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New football complex

Nebraska's proposed new football facility ties in with the East Stadium Plaza and other buildings on the NU campus. "This is going to be an unbelievable move for athletics here at Nebraska and something that’s going to change this place in a big way," said NU Associate Athletic Director for Football Matt Davison.

Editor's note: This is a rebuttal to a Local View that ran in Wednesday's edition.

A normal reaction to a public university's $155 million expenditure for an athletic facility would be that it's outrageous to divert money from a land grant institution's primary missions of providing research and disseminating free and accessible agricultural, science and engineering education to support an entertainment activity.

However, if one first examines the economics of that university's athletic department's financing, including a commitment that $100 million of the cost will come from private donations, with the balance from athletics department money, a different picture emerges.

For example, Nebraska Athletics is rare among public universities in funding its programs and facilities with zero reliance upon state funds, including payment for athletic scholarships plus an annual contribution of up to $10 million to the university's academic departments. Student athletic scholarships continue in spite of injury or performance and provide post-eligibility support for scholarship student-athletes to return to Nebraska at any time to complete their undergraduate degrees, and, in the case of letter-winners, using the Post-Eligibility Opportunity Fund to earn graduate degrees.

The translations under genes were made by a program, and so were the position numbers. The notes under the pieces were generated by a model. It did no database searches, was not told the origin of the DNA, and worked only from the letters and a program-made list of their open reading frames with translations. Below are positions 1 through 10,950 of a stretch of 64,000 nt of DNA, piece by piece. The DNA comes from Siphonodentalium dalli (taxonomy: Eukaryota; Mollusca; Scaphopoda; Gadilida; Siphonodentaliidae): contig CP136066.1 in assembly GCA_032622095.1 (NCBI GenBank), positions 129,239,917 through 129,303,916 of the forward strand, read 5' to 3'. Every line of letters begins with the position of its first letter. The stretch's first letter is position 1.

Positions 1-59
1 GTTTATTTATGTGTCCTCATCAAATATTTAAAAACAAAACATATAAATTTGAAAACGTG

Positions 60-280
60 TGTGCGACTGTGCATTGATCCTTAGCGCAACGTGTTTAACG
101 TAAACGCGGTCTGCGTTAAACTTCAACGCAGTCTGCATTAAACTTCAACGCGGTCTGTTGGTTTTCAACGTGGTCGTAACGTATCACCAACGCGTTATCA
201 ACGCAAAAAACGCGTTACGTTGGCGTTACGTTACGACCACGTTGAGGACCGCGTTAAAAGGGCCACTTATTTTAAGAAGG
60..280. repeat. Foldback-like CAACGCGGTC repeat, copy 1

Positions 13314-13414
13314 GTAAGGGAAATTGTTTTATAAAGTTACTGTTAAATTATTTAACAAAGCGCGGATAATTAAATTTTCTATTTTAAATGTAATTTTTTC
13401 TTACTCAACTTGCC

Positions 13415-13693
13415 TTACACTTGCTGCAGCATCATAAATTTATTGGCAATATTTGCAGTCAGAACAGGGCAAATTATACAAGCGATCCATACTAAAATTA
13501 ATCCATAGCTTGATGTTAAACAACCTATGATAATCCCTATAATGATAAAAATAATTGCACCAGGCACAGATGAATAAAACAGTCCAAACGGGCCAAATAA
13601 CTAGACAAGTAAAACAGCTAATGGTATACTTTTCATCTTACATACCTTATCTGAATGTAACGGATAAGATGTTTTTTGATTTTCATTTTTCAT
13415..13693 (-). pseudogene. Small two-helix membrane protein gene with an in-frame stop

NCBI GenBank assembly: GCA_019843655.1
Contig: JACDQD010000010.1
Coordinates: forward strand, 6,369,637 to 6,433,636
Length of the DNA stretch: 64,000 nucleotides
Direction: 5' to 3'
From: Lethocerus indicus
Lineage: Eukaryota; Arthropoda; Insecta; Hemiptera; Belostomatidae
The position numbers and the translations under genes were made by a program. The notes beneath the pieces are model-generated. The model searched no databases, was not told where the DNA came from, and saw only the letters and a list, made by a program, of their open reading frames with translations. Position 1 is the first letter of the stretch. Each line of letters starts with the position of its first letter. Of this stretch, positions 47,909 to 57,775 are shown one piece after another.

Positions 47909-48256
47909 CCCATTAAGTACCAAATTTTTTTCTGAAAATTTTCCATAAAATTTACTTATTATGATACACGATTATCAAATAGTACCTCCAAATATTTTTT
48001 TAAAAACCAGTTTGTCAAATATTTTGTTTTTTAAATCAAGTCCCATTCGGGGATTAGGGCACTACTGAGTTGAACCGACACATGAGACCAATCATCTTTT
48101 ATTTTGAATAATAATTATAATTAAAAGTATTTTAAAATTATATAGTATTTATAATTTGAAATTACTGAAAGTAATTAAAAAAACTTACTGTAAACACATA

Furthermore, the new facility will serve every student-athlete on campus, with dining, training and study spaces for all. This complex will vault Nebraska to the leading edge of national facilities, which will improve recruitment and retention of student-athletes. Most schools lack Nebraska's recruiting advantage of building a brand new, indoor training, dining and studying complex immediately adjacent to its world-class football stadium.

The University of Nebraska-Lincoln enjoys alumni support that extends beyond contributions to its athletic department, as most varsity sports contributors also give to the University of Nebraska Foundation for academic scholarships, professorships, and facilities.

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One need only visit Arizona, California, Colorado, Florida, Nevada and other venues in which Nebraska alums reside to feel the palpable enthusiasm exhibited for the university's varsity sports. The geographical diversity of these transplanted alumni is demonstrated by the names and addresses of those listed as trustees of the University of Nebraska Foundation.

Lest one think the student-athletes are only used as gladiators in competitive contests, Nebraska leads the nation with 338 academic All-Americans.

During the 2017-18 academic year, 107 Nebraska student-athletes recorded semesters with perfect 4.0 grade-point averages in either the fall or spring term, and Nebraska had 289 student-athletes earn Academic All-Big Ten recognition. A total of 716 student-athletes were honored on the Nebraska Scholar-Athlete Honor Roll in the fall or spring semester of the 2017-18 academic year for earning a 3.0 or better term GPA. Student-athletes across all sports have a cumulative GPA of 3.218.

Perhaps those who would criticize Nebraska Athletics for proposing this expenditure might adopt a long-term view of this bold and game-changing investment.

A peek at the planned football facility

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Earl and Patricia Scudder are members of the Nebraska Athletics National Leadership Society and have been inducted into the University of Nebraska-Lincoln Parents Association Hall of Fame. They live in Lincoln.

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